Australia: Armed with a bright green beetle, these Darwin children are weeding out a serious ecological threat

Armed with a bright green beetle, these Darwin children are weeding out a serious ecological threat

Budding young entrepreneurs Jack Barker and his sister Kelly have come up with a unique plan to tackle the spread of one of northern Australia’s most serious weeds — and make some money while doing it.

During the school holidays, the pair from Darwin’s rural area collected a bright green beetle that can be found lurking along the stems of the spinyhead sida, a weed introduced into Australia last century.

«I have always been dreaming of starting my own business,» Jack, 12 years old, said.

«I didn’t know that these bugs were worth $2 each.»

Jack and his 10 year-old sister have sold 150 beetles to neighbouring land owners who are battling to control the 1.5 metre sida plants, which grow rapidly during the Top End wet season.

The beetle is a native of north America called Calligrapha.

Experts from the CSIRO and NT government agencies discovered in the 1980s it was the weapon they needed to contain the spread of sida in the Territory.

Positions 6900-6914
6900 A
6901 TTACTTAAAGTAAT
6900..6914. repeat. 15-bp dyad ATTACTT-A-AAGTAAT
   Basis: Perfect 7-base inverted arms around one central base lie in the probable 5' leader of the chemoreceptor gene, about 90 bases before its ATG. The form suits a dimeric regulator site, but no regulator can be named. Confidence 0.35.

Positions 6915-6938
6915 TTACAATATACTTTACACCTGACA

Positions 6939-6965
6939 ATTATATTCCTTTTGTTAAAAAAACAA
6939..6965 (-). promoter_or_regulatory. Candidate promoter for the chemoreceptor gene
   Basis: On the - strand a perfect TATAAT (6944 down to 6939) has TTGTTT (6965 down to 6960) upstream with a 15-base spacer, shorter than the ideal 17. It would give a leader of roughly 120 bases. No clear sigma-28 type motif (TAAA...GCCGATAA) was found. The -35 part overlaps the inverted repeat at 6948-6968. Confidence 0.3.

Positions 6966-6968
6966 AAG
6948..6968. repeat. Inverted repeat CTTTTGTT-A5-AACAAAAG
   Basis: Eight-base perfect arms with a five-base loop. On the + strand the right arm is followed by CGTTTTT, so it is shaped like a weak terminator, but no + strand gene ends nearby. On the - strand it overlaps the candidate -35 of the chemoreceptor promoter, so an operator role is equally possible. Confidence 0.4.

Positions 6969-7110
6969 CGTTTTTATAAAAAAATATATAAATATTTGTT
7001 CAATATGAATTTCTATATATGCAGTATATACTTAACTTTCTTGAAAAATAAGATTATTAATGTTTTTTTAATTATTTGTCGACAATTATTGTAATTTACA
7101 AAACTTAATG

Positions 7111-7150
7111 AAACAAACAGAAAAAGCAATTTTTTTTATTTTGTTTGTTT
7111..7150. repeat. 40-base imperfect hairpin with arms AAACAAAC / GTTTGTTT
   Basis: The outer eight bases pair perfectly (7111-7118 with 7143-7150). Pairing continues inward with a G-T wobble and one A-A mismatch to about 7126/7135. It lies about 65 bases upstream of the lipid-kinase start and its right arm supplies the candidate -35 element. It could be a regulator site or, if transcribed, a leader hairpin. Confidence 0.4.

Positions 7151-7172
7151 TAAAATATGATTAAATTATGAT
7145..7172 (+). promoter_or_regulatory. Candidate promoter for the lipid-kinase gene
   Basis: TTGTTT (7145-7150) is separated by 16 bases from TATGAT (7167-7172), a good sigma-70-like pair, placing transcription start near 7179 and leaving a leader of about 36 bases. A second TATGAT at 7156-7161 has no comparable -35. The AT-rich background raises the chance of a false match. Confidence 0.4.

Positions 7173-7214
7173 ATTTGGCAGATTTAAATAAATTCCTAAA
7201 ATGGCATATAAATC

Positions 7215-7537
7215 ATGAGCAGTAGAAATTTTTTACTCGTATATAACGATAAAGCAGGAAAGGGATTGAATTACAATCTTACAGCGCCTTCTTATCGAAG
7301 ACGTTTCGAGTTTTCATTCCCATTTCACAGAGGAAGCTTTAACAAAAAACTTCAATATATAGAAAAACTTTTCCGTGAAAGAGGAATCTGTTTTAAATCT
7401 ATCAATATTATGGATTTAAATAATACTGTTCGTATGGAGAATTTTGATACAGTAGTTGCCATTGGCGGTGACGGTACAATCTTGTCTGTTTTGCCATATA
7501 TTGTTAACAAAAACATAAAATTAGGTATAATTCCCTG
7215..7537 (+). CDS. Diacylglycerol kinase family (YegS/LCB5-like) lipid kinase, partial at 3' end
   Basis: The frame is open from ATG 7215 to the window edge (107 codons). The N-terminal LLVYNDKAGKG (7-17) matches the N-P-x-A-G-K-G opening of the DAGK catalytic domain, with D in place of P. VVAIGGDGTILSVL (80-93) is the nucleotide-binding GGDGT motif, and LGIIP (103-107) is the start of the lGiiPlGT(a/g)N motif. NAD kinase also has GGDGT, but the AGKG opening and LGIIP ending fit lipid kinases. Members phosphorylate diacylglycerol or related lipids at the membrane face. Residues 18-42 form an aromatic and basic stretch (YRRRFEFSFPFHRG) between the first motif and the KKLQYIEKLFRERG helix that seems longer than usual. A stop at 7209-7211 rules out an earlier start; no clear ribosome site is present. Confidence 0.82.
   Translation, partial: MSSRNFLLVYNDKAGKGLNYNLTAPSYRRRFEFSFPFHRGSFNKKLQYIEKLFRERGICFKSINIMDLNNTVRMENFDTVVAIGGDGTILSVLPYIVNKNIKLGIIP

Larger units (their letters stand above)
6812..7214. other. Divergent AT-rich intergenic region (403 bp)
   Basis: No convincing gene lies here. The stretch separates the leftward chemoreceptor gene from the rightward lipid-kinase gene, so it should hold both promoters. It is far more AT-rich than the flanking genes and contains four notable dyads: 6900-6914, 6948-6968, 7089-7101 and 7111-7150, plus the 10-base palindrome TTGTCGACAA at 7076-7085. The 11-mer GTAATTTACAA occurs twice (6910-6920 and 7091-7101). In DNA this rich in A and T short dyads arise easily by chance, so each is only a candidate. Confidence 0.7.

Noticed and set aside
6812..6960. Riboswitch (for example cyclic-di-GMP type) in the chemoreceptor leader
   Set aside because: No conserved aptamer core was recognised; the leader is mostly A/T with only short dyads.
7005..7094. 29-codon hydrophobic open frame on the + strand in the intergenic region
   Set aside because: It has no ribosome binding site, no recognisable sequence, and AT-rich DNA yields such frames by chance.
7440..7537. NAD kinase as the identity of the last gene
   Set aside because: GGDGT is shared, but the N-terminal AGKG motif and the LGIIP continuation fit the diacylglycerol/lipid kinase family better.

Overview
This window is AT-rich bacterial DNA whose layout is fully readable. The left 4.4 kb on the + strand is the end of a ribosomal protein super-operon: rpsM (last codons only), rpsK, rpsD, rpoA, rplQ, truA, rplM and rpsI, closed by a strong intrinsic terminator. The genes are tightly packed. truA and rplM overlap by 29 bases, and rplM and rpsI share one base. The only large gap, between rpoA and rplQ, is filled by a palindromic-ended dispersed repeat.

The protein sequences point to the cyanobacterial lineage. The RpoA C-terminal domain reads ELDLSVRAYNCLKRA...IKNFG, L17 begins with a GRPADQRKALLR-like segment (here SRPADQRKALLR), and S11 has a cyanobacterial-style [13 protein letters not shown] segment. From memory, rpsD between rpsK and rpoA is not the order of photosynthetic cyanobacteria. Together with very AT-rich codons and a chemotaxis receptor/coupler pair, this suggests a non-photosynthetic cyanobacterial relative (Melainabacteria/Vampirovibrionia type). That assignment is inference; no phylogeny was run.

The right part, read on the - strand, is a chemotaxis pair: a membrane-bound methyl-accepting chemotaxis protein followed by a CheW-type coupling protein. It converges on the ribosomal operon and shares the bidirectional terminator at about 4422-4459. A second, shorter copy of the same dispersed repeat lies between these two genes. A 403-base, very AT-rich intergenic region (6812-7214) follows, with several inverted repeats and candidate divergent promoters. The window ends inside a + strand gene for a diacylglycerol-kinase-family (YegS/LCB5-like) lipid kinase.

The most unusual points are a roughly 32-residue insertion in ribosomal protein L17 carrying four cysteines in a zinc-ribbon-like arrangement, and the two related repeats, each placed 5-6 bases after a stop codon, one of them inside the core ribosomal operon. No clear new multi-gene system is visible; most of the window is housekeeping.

Since 1989, the beetle has been released in hundreds of locations across the Top End under a biological control program.

The sida does not have a natural predator and it tends to quickly dominate native plants, preventing livestock, which do not eat it, from grazing on grass.

Jack Barker and beetle

Chinese prospectors who used its tough stems to make brooms are thought to have brought it to the Territory in the early 1900s.

Today, the invasive plant is common in the Darwin, Katherine, Gulf and Victoria River regions.

«Anywhere where you have cattle or horses, it’s really common,» Michelle Franklin from the NT government’s weed management branch said.

Jack said he and Kelly put their collected beetles in 50-batch containers and sold them for $100.

He said the beetles quickly got to work once they were released.

«After a few weeks, you can actually see the stick of the old sida plant,» he said.

Jack Barker and Sally Isberg

Jack Barker, pictured with his mother Sally Isberg, shows some sida that Calligrapha beetles have been eating.(ABC News: Peter Lacey


According to the government’s weed management branch, the beetle reduces sida density from 22 plants per square metre to six over a year in some areas.

Jack and Kelly’s mother, Sally Isberg, said she was proud her children were selling and farming beetles and improving the environment.

«We have actually noticed the beetle population completely decimated our sida weeds crop, which means we haven’t had to spray with chemicals and that’s just a fantastic solution,» she said.

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